At the beginning of the new millennium – circa 2000 – or as some of my peers point out — in the cusp of the political melodrama of the mid-1970s when the fire of a Marxist revolution (Naxalism – a home-grown brand of Mao’s doctrine meets the armed insurrectionist of South American Communists fired by the poetic violence of Che Guevara) was making way for a more sane and moderate Left bloc (derided as a bourgeois government), Bengal witnessed a drain. The outflow was a strange reversal of the 1971 demographic phenomenon when the droves swamped the Gangetic delta from neighbouring Bangladesh in an exodus spurred by the war of Liberation — a steady surge of bright young minds deserted the state for greener pastures up country – to New Delhi and beyond— moving across the walls of geography to surf foreign shores. United Kingdom and United States of America were their common destination stops – enterprising and thinking Bengali boys and girls – the later in a minuscule in proportion — took up posts in the white collared industry and the services. The elders inferred lack of space citing that the metropolis was bursting at the seams with progression and immigration – mostly illegal through its syrupy riverine borders. They had to find room in the more sparsely-inhabited turfs across the globe.
Forty-years on, the out-bounds of the 70s and the 80s have multiplied into families – two generations of them who fly home twice a year diligently unlike their brethrens elsewhere across the country – to bond. The boys bring in brides – as in my personal recollection and encounters – frail American blondes with lank mousy hair, pallid skins and large blue eyes. “Blonde, that’s what clicked…,” the guys who trooped to school in unison, gush out of the earshot of yankee consorts . “Jal-bhara” returns to the realms of conversations about politics and the quintessential Bengali gastronomy – the morphs, amorphous subtleties and the universalisation of the Bengali platter. “Misti (sweetmeats) and steak- medium, not overdone….beef. Fata fati combo. Pair it with red wine,” the suggestion is outlandish, perched precariously on insanity. Beef is irreverence. Why not?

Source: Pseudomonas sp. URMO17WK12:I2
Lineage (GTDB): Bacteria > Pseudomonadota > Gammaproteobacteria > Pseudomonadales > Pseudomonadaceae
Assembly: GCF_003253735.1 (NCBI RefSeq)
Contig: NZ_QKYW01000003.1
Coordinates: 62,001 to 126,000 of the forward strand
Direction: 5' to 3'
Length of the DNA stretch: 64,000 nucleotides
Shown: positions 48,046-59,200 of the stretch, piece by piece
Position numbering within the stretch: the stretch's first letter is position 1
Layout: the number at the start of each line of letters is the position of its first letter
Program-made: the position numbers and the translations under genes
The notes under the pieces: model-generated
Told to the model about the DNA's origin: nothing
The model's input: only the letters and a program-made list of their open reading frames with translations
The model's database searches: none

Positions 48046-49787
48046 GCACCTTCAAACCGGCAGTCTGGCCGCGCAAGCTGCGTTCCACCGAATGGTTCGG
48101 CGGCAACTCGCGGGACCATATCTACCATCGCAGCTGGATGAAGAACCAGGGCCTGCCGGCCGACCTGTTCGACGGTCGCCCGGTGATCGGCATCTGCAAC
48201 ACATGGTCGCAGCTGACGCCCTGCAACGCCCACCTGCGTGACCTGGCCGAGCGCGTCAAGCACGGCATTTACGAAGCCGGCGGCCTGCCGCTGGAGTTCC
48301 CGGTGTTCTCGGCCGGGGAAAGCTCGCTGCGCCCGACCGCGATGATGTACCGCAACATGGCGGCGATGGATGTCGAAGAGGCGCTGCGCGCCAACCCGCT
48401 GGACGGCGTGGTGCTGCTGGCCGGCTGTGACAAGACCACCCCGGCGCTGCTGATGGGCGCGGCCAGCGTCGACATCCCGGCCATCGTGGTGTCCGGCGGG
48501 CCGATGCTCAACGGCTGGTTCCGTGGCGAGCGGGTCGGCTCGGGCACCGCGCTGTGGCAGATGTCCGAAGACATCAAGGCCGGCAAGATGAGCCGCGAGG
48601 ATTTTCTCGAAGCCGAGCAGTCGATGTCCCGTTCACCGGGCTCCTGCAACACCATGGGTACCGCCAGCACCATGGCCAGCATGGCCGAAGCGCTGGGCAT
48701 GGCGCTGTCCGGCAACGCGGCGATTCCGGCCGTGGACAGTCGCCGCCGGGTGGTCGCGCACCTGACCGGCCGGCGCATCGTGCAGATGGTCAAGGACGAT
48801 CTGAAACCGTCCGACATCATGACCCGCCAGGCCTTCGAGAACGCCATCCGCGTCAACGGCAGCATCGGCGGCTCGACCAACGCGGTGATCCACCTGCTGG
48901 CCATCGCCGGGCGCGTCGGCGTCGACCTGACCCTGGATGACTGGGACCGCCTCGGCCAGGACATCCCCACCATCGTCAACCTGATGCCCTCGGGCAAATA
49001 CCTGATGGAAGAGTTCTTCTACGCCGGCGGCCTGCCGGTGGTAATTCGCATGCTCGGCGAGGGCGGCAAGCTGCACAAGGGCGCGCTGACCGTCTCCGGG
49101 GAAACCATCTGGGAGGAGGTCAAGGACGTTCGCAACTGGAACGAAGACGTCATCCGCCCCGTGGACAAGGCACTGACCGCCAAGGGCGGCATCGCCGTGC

But the spirit of “jal-bhara” means magic. “Ganguram, Sen Mahashyay. KC Das, Balaram Mullick or Mouchak…” the contentions are overloaded. Ganguram spells class, Mouchak is spice. Sen Mahashyay harks back to the heritage of North Kolkata’s “bari” culture. KC Das is pure commerce. Each has interpreted “jal-bhara” to suit its trajectories – business, sociological and personal. The “jal-bhara” of Ganguram edges past Mouchak in its sugary wealth— and buttery skein. Mouth-melting, flaky, the jaggery smells like freshly-plucked palm fruit, the dough is softer and the sugar syrup sweeter.